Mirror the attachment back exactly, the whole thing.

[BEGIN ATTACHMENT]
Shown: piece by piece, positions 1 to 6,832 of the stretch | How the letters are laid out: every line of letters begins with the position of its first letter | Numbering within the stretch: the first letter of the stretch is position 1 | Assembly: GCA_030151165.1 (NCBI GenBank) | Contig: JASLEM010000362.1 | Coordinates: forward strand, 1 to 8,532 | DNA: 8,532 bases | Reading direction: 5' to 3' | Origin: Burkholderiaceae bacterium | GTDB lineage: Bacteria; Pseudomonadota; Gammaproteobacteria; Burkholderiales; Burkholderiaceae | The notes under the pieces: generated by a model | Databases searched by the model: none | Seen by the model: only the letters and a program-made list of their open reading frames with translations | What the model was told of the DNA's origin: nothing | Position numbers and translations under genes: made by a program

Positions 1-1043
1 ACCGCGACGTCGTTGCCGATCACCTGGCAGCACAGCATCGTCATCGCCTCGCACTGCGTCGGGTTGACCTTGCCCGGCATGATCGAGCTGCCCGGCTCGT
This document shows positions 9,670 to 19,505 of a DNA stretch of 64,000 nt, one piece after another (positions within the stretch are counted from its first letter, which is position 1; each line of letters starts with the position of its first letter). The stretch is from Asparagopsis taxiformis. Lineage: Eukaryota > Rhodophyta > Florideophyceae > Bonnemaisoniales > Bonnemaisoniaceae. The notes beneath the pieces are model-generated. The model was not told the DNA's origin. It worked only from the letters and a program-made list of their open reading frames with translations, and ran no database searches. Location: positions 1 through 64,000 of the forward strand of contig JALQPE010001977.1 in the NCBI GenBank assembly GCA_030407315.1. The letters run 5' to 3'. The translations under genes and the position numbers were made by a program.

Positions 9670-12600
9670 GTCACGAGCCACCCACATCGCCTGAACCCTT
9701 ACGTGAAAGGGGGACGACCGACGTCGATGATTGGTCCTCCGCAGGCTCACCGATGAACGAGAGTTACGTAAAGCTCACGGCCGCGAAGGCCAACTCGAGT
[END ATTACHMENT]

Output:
Shown: piece by piece, positions 1 to 6,832 of the stretch | How the letters are laid out: every line of letters begins with the position of its first letter | Numbering within the stretch: the first letter of the stretch is position 1 | Assembly: GCA_030151165.1 (NCBI GenBank) | Contig: JASLEM010000362.1 | Coordinates: forward strand, 1 to 8,532 | DNA: 8,532 bases | Reading direction: 5' to 3' | Origin: Burkholderiaceae bacterium | GTDB lineage: Bacteria; Pseudomonadota; Gammaproteobacteria; Burkholderiales; Burkholderiaceae | The notes under the pieces: generated by a model | Databases searched by the model: none | Seen by the model: only the letters and a program-made list of their open reading frames with translations | What the model was told of the DNA's origin: nothing | Position numbers and translations under genes: made by a program

Positions 1-1043
1 ACCGCGACGTCGTTGCCGATCACCTGGCAGCACAGCATCGTCATCGCCTCGCACTGCGTCGGGTTGACCTTGCCCGGCATGATCGAGCTGCCCGGCTCGT
This document shows positions 9,670 to 19,505 of a DNA stretch of 64,000 nt, one piece after another (positions within the stretch are counted from its first letter, which is position 1; each line of letters starts with the position of its first letter). The stretch is from Asparagopsis taxiformis. Lineage: Eukaryota > Rhodophyta > Florideophyceae > Bonnemaisoniales > Bonnemaisoniaceae. The notes beneath the pieces are model-generated. The model was not told the DNA's origin. It worked only from the letters and a program-made list of their open reading frames with translations, and ran no database searches. Location: positions 1 through 64,000 of the forward strand of contig JALQPE010001977.1 in the NCBI GenBank assembly GCA_030407315.1. The letters run 5' to 3'. The translations under genes and the position numbers were made by a program.

Positions 9670-12600
9670 GTCACGAGCCACCCACATCGCCTGAACCCTT
9701 ACGTGAAAGGGGGACGACCGACGTCGATGATTGGTCCTCCGCAGGCTCACCGATGAACGAGAGTTACGTAAAGCTCACGGCCGCGAAGGCCAACTCGAGT